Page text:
“Better late than never” is not an adage that applies to the campaign for the British Academy Film Awards.
So tight are BAFTA’s voting deadlines and so great is the flood of screeners in late December that the advantage lies with films that managed to get themselves widely seen by the time polling started Dec. 11.
The first round of voting closes Jan. 3. So films that didn’t get screened or get screeners out to members until late December, when many voters have disappeared for the Christmas holidays or already have a backlog of DVDs to view, run the risk of being ignored.
Universal, recognizing its uphill battle to persuade members to watch the searing “United 93” because of widespread discomfort over its subject matter, got its DVD out first in early November. Par followed suit with “Babel,” another tough prospect that doesn’t get released theatrically in the U.K. until Jan. 18.
Entertainment, which never used to send out screeners before the advent of Cinea, also got out early with the DVD of “Little Children.” Soda Pictures quickly circulated “Keane,” the sort of low-profile movie that would almost certainly get lost in the rush if it came out in late December, thereby boosting the acting nom chances of lead Damian Lewis.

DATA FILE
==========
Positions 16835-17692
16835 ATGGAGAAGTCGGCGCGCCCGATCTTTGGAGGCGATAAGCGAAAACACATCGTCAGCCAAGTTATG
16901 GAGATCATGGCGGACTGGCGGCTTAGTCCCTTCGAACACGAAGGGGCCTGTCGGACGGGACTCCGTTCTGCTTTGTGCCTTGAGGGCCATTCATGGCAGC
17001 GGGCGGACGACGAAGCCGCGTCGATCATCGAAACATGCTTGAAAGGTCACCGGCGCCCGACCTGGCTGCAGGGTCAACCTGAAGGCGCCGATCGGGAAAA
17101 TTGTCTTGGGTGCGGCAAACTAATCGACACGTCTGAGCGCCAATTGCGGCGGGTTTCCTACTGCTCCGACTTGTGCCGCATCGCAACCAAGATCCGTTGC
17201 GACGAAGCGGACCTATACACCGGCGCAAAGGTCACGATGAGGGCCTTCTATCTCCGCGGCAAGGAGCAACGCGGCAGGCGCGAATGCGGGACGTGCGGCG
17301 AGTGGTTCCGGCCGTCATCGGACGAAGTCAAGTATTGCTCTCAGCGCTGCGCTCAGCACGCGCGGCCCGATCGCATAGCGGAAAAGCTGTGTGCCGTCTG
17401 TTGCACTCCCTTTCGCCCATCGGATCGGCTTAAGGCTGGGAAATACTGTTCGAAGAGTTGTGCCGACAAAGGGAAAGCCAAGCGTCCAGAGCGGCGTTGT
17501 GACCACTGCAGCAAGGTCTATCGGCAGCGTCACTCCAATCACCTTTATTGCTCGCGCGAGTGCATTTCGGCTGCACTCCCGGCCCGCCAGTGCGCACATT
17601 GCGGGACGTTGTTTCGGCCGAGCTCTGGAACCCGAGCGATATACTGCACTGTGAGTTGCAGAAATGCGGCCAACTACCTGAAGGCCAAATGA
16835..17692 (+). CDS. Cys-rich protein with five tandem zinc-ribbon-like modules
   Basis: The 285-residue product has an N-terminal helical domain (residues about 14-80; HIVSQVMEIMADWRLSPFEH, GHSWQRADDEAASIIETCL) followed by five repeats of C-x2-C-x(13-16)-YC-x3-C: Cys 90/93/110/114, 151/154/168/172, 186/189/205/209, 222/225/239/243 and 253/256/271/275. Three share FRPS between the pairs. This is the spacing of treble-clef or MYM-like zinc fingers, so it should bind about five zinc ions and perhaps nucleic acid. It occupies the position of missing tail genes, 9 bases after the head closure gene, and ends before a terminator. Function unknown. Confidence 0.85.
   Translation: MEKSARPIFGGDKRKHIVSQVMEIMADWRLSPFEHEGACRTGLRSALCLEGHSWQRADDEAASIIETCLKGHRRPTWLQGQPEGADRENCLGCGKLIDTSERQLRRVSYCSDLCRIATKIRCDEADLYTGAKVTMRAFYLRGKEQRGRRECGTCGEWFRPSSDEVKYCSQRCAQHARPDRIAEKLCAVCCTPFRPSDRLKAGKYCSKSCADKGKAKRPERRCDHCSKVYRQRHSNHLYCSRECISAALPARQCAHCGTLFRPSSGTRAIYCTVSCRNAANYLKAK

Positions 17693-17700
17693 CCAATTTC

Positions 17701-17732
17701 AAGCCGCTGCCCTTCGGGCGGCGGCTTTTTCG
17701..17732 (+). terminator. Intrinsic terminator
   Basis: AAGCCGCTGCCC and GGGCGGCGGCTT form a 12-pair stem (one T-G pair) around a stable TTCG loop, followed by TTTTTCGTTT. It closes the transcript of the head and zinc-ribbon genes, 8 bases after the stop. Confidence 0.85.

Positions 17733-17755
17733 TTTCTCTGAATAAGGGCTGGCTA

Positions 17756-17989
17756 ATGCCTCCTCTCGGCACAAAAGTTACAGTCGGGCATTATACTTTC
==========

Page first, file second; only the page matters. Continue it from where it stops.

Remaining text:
Meanwhile, buzz is starting to build from the first boffo members’ screenings of “Dreamgirls” and “Miss Potter,” neither of which are due for U.K. release until after the first voting deadline. Momentum smartly made sure that a lot of BAFTA members were invited to the U.K. premiere of “Miss Potter” on Dec. 3. Tipsters suggest that “Blood Diamond” could also make a late run.
Sienna Miller has emerged as a late candidate for the actress race, after the Weinstein Co. secured a qualifying Feb. 9 release date for “Factory Girl” just as BAFTA was closing its list of entries.
Also sneaking in under the consideration wire were “A Prairie Home Companion,” which might benefit for some sentimental support from Robert Altman fans, “Goya’s Ghosts” and “The Upside of Anger.” But in each case, the distribs will have to go some distance to make sure BAFTA members actually see the movies.